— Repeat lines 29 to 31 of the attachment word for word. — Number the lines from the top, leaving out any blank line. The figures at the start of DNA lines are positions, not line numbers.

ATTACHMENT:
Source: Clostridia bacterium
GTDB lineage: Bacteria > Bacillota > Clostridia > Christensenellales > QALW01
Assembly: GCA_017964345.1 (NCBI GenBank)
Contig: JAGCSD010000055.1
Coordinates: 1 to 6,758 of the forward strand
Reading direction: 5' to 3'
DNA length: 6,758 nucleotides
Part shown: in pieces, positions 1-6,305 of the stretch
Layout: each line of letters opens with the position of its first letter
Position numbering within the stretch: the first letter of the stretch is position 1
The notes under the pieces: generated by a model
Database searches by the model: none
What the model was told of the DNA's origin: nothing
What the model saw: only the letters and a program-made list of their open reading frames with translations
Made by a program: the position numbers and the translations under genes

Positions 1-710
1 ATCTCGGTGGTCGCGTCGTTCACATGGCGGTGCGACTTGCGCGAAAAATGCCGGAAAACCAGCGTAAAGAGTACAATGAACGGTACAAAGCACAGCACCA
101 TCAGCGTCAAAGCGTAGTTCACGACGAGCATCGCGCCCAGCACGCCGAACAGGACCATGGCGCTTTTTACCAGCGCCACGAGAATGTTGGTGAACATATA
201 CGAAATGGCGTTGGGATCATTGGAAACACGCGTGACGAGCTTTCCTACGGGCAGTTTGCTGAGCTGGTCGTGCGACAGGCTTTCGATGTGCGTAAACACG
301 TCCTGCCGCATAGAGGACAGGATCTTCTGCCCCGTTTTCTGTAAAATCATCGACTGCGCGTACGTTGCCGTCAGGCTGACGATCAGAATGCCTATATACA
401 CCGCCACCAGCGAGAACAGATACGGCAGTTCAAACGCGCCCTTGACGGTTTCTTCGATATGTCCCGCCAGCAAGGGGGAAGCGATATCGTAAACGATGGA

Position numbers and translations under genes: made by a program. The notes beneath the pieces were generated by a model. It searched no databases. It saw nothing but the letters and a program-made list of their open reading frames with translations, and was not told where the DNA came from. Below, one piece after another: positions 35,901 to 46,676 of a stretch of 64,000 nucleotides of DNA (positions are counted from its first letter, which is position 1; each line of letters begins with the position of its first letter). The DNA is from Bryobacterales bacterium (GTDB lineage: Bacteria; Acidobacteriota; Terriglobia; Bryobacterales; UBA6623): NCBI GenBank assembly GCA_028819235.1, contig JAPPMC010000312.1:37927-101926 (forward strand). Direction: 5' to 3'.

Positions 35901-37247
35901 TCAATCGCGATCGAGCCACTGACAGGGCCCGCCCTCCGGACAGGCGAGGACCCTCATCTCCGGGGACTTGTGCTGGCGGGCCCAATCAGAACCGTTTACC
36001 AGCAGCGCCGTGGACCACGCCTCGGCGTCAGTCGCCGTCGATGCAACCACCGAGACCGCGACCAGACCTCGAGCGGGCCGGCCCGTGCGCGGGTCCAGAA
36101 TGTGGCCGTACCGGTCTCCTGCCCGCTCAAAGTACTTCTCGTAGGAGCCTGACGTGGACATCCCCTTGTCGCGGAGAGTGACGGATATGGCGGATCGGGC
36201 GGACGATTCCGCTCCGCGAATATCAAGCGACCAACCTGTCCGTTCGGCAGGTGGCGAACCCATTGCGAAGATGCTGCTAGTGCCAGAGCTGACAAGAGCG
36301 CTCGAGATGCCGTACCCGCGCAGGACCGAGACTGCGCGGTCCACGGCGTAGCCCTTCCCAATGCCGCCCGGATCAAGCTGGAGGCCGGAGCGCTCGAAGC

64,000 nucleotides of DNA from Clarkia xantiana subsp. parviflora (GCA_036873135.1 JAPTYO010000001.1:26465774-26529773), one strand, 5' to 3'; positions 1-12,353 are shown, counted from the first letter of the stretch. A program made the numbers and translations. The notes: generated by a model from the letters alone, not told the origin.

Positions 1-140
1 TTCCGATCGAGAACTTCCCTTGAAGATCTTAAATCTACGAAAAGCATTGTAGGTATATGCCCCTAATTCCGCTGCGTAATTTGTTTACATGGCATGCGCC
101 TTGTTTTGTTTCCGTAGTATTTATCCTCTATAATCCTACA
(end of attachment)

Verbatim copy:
64,000 nucleotides of DNA from Clarkia xantiana subsp. parviflora (GCA_036873135.1 JAPTYO010000001.1:26465774-26529773), one strand, 5' to 3'; positions 1-12,353 are shown, counted from the first letter of the stretch. A program made the numbers and translations. The notes: generated by a model from the letters alone, not told the origin.

Positions 1-140
1 TTCCGATCGAGAACTTCCCTTGAAGATCTTAAATCTACGAAAAGCATTGTAGGTATATGCCCCTAATTCCGCTGCGTAATTTGTTTACATGGCATGCGCC